Less than two weeks ago, we celebrated the birthday of one of our most prolific leaders, Dr. Martin Luther King Jr., who famously stated that “the riot is the language of the unheard.” Today, these words ring truer than ever in the wake of the lynching of Tyre Nichols by Memphis police.
In the past week, those who have watched the video of Nichols’ ruthless murder have expressed their disgust, Chief of Police and government leaders alike have urged people not to protest in response to the video.
“There’s a right way and a wrong way to express yourself when you’re upset or angry about something, we need to make sure if there’s that sentiment expressed here it’s done in the right way,” FBI Director Christopher Wray said at today’s press conference in a thinly veiled threat.
President Joe Biden said in a written statement “Violence is destructive and against the law. It has no place in peaceful protests seeking justice.”
But the system brought this upon itself when it barbarically murdered Tyre Nichols — may peace, love and protection be brought to his family.
Whatever the response of the people, regardless of how visceral, how unorganized, how expressive, whether it is a candlelight vigil or burning down buildings – there can be no condemnation of such actions that are themselves responses to the brazen, vicious violence inflicted daily on the Black community by the systems of policing and white supremacy.
We will no longer be fooled or misled by the media which detracts from the truth and fact of the savagery, the unconscionable brutality of the police.
They are such when suffocating, shooting, kneeing on the neck, choking and asphyxiating, lynching, beating and tazing, hanging and murdering people, but also when inflicting psychological violence through slave-era patrolling, surveilling and terrorizing our neighborhoods and cities.
Their mere everyday existence is structural violence as it extracts and drains hundreds of millions of dollars that would otherwise be invested in education, healthcare, affordable housing, mental health, childcare and other life-affirming institutions.
The police instead siphon off these necessary community nutrients, acting as a parasite which extracts these resources from our communities – ultimately driving us into homelessness, segregation era education facilities, and children so food and housing insecure that worms eat half of the food they ingest – all while the police purchase multi-million dollar helicopters, military grade vehicles, weaponry and drones.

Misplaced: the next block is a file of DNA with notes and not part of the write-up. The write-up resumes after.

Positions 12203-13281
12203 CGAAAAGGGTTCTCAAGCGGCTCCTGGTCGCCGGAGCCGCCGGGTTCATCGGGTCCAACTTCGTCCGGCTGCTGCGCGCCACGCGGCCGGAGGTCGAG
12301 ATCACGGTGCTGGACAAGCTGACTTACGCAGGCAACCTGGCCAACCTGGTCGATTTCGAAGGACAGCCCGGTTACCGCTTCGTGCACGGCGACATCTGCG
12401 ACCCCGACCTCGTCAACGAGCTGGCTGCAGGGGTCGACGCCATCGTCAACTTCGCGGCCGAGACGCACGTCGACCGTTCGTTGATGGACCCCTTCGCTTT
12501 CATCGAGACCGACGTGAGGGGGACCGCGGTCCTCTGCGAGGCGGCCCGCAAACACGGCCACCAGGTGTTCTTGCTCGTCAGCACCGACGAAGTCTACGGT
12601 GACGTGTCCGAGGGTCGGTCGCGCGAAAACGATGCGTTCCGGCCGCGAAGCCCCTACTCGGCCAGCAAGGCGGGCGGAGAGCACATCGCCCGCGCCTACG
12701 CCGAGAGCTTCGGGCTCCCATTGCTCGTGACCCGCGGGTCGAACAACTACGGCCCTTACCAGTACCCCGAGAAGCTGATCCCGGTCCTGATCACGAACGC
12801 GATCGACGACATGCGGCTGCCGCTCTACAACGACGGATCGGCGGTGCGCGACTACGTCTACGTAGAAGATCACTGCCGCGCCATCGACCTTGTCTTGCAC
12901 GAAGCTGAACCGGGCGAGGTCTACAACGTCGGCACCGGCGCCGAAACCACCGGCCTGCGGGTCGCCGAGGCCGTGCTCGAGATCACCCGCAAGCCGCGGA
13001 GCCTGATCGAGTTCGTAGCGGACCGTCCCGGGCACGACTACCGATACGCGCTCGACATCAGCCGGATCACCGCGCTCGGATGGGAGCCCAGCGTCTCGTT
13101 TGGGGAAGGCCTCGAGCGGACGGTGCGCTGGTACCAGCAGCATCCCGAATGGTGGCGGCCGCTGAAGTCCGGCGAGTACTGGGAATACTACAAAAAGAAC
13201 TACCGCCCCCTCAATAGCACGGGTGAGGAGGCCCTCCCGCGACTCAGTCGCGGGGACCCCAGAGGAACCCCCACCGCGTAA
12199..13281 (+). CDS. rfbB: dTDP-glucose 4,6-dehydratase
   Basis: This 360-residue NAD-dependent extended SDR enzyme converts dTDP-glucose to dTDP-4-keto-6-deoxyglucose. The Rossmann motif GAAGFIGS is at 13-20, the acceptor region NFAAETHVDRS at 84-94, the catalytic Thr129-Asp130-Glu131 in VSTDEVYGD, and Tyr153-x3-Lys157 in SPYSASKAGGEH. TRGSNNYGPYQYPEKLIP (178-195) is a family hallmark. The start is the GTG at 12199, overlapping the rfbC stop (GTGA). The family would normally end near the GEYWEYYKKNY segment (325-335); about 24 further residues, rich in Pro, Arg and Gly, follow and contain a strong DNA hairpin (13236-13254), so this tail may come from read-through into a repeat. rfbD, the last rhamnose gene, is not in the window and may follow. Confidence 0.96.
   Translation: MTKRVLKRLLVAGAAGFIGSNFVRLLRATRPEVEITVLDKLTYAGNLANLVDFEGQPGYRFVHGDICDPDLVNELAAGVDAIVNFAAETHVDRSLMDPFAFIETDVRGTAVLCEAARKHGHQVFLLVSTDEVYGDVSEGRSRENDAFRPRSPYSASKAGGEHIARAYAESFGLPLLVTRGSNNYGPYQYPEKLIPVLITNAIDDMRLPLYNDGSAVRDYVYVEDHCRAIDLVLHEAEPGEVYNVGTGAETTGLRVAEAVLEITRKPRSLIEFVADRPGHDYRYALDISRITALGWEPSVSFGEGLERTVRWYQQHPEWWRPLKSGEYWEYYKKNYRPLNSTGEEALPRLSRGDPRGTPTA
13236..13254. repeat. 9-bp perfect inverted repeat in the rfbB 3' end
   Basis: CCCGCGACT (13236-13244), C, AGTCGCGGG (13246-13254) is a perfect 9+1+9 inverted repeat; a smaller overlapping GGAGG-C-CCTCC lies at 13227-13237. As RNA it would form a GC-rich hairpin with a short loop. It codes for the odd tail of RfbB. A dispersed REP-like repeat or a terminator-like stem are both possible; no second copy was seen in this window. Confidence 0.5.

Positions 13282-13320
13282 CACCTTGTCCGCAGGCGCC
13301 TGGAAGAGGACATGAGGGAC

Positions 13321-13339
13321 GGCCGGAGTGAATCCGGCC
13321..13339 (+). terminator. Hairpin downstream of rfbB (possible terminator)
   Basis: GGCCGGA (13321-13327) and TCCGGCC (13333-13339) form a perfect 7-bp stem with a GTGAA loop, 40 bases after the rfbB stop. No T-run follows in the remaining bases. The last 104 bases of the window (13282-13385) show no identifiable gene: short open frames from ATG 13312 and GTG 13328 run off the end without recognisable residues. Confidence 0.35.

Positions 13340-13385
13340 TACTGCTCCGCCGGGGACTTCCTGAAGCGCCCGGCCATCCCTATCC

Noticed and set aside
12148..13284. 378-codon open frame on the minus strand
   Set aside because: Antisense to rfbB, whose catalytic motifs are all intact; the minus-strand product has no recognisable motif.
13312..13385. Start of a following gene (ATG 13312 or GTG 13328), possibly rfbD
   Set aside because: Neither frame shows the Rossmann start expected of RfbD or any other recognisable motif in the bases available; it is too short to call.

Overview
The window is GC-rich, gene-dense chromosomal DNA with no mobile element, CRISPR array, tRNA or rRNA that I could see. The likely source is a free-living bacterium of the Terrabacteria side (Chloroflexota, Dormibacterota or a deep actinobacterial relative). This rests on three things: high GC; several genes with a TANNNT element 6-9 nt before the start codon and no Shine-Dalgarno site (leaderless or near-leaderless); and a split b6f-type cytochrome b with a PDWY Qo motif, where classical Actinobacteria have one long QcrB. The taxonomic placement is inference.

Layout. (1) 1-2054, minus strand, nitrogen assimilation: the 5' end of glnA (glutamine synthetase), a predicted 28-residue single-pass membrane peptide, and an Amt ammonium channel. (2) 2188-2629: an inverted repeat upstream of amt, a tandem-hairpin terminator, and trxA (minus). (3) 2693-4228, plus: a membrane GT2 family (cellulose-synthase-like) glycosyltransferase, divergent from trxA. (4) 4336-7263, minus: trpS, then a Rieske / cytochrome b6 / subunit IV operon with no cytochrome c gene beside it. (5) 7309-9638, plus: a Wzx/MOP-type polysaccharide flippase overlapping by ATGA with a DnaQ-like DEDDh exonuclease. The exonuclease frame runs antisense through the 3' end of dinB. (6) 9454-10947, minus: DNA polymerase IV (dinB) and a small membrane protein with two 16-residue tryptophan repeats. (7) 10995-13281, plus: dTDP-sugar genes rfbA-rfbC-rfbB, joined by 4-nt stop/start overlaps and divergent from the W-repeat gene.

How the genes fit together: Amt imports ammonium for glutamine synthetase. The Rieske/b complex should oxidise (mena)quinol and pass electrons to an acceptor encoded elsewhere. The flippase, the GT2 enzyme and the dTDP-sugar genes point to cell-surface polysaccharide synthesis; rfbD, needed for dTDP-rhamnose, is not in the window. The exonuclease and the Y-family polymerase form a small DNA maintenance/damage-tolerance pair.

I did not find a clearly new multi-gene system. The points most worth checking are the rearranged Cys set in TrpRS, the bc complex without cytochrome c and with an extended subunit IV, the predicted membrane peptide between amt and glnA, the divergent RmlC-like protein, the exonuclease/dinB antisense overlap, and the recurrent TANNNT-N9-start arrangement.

If we are to discuss violence today, let us discuss this.
Do not talk to us today about potential for “violence” from protestors, to do so is to appropriate the language and framing of white supremacy, to be the slave risking their own life to protect the master’s burning house – it is traitorous to our people.
On some level, it is both anger and love that fuel our movements forward towards liberation. And we should be very angry.
Between the police once again waging warfare on Black Americans for doing everyday tasks, police murdering indigenous protectors from protecting their land against the expansion of military power, and bills across the country stripping Black people from the rights to know their history and their rights to survive, we are warranted anger.
What should first exit our hearts and mouths as we prepare for what is to come – is solidarity, what can we do to support the family and each other – if or when riots do occur, how we can be establishing mutual aid networks and bail funds for these courageous freedom fighters sacrificing their lives and safety to uplift Tyre’s name, these freedom fighters who are demanding a dismantling of this unimaginably destructive system and through their actions saying we will absolutely not allow this to go on with business as usual.
These oppressive systems wreak both physical ills and psychological destruction on our minds. With every outburst of violence as a result of policing, we shrug it off, we keep going with our day in hopes of not being worn down by the reality of our country becoming increasingly unlivable.
We urge every reader to break this cycle.
Instead, take a second and really feel an emotion about the state of our country. Reflect on every Black victim of police violence and feel anger towards a system that encourages and condones this. Consider the Black women who have been missing and killed.
Feel longing, feel hurt, feel anger, feel slighted. Feel human.
Truly, take a moment and mourn for those that you will never meet. We must grieve and grieve publically. As the quote states “Grief is the last act of love we have to give to our loved ones. Where there is deep grief, there is great love”.
With our collective grief, we re-instill the value in sharing love for every member of our community- both the ones we love for a lifetime, and the ones we love but never get to know.
Next, we must understand collectively that this level of grief should not be necessary; we shouldn’t be losing our community members to state sanctioned violence. Reject the notion that these deaths are inevitable. Reject the idea that some must suffer in order to maintain safety.
Ultimately, reject the notion that the world must continue to look this way.
It doesn’t. We must act, and we must act quickly. The very idea of being non-violent in this system is laughable because it is erected and maintained through violence at our expense.
Stop telling Black people not to riot after the release of the Tyre Nichols Video.
Any form of riot in response to such horrific violence can be described only as sacred and righteous action.